Consumer Electronics Show in Las Vegas Highlights Metaverse Future
With technology continuously evolving to propel people into the next generation, the word “metaverse” is being heard more often, especially with Facebook recently changing its company name to Meta.
Although it is not a new thing for highly technical people immersed in emerging technologies, the majority of the global population still either has not heard of it or does not know exactly what it is. A Consumer Electronics Show (CES) in Las Vegas held at the start of the year highlights a future that is within the metaverse.
So, what is exactly the metaverse from the people who are actually making it happen?
“Metaverse is like the Internet. It is a destination for people to be able to share and exchange content of any subject matter. And the only difference between the Internet today and the metaverse is that the metaverse typically refers to spatial content, so experiences that I’m either having in virtual reality where I’m completely immersed or mixed reality where we’re mixing artificial content with the real world,” Chris Stavros, CEO for MakeSea, an AR/VR cross-platform content management and collaboration firm, said.
“It’s really like this layer on top of the Internet. It could be translated into a 3D virtual space where you’re hanging out with friends [and] could be translated to more experiences like playing a game together that’s really immersive. But it also could be like us having dinner and they [looking] at my wife that’s next to me in the physical world, but also seeing my friend that’s on the other side of the globe, sitting down with us, and us having a conversation together,” Artur Souza, Vice President for Engineering of Meta, added.
Based on the explanations above, the metaverse is a virtual world composed of virtual and augmented realities that utilize the Internet. Through this virtual world, endless social and business interactions and relationships are made possible.
Although mostly linked to the gaming world, the metaverse presents unique avenues for all kinds of enterprises across different types of industries to actually interact with their consumers and for consumers to connect with each other and build meaningful relationships.
“I think that the metaverse opens up a wealth of opportunities because now, brands can create a much richer customer experience. Now, it’s immersive. Before, it was flat and one-dimensional. Now, you’re going to be able to do it in a way that is incredibly rich 3D, and you’re going to have an opportunity to merge what’s happening in the digital world with what consumers are experiencing in the real world,” experiential reality (XR) platform Omniscape CMO Warren White explained.
However, the metaverse is just starting, and there are challenges that are hindering its rapid growth and development. It is without a doubt that current Internet bandwidth is one of the things that need to be improved on for it to work seamlessly. Another is the gadget itself through which the metaverse can be accessed.
But another problem is that there is contention about what kind of database can handle the massive amount of data needed for the metaverse will be used to support it. For many though, blockchain technology is the answer.
“Designing glasses that can actually have the battery power to go through the experiences and last for all of these, it’s a challenge—miniaturizing processors, computing and all of that. I do think we’re going to have some breakthroughs. Connectivity is an important one, so 5G or red helps a ton. There is more than can be done. We will need more bandwidth. We’re going to need, for example, blockchains that can support a volume of transactions in an efficient manner. I think that the biggest obstacles are definitely on the technology side. Technology needs to evolve,” Souza pointed out.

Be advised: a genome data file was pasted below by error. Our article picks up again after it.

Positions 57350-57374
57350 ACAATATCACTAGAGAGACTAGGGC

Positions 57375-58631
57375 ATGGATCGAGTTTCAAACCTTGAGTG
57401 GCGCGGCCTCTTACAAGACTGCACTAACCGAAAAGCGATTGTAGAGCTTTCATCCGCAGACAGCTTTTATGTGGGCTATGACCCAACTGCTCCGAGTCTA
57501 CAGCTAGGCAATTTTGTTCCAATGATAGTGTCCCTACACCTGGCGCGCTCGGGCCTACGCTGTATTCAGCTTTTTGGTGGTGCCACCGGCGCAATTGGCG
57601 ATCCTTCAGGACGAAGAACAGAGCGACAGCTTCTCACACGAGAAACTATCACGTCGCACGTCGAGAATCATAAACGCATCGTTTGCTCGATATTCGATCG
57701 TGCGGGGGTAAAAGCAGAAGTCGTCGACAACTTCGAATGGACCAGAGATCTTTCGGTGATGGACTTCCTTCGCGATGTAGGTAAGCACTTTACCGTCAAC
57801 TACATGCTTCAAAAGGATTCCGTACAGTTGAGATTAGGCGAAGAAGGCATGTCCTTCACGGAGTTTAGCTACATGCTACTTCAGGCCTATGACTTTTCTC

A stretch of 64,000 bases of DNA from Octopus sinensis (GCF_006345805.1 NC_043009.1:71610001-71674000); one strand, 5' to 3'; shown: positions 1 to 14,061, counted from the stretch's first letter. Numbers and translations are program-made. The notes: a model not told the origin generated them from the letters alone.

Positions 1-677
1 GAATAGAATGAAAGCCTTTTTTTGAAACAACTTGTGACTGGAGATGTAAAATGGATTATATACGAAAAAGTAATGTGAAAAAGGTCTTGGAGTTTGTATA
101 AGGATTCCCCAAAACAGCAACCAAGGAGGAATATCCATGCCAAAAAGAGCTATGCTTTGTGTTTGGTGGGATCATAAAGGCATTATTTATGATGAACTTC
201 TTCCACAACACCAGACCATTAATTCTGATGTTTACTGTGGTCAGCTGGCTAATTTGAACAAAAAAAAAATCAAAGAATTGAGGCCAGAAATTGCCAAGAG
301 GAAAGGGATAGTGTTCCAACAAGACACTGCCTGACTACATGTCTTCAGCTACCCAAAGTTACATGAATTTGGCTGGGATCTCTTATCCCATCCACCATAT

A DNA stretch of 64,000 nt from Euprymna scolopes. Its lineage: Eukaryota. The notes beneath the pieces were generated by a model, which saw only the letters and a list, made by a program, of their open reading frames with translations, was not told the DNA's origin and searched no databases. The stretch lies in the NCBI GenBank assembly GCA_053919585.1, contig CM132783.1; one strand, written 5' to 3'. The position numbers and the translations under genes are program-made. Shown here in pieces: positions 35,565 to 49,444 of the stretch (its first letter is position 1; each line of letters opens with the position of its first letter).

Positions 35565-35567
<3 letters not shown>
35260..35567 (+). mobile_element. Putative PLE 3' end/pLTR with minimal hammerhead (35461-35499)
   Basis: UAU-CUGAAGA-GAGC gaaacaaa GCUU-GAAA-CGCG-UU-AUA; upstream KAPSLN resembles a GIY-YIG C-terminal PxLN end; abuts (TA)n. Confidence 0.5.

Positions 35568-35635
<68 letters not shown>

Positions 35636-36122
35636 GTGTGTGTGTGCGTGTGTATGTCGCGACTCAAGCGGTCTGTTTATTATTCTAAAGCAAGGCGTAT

By evolving, Souza means for blockchain technology to scale and improve in order to be able to efficiently handle global data needs. Currently, BSV is the largest public blockchain with the capability for limitless scaling.
At present, the BSV blockchain has scaled to handle 4GB data blocks and a throughput of up to 50,000 transactions per second (tps) at fees of tiny fractions of a cent per transaction. And this is just the beginning. As BSV scales, block size and throughput will only increase until it reaches terabyte-sized blocks and billions of tps at fees that cost next to nothing.
“When we looked at all the different types of protocols for different types of blockchains, we made a business and technical decision. And honestly, BSV, it was super fast, it was super scalable, it was super inexpensive. I mean, when you look at trying to mint an NFT or something on say, OpenSea, and you guys spend a couple of hundred bucks and you got to wait for it, versus BSV, where you know, it’s.000 [of] one penny. It’s like, ‘Okay, why would I even bother,’” Omniscape Founder and CEO Robert Rice revealed.
The BSV blockchain has also restored the original Bitcoin protocol, making for the most stable foundation that developers can build any application on. On top of being scalable, stable, and efficient, it is also inherently secure and private.
“One reason why blockchain is such an interesting technology for the metaverse is it’s by definition an open, public platform, so applications that are built on top of the blockchain come naturally with data security and privacy in mind. So, if we imagine the metaverse as an open environment where I interact with many other avatars who I might not be familiar with, it’s important to me that I know my data is secure and private,” Owen Vaughan, director of research at nChain, said.
Although still in its early stages of release, the metaverse is definitely something that people can look forward to. What was seen in Sci-Fi movies can actually become a reality in the very near future.
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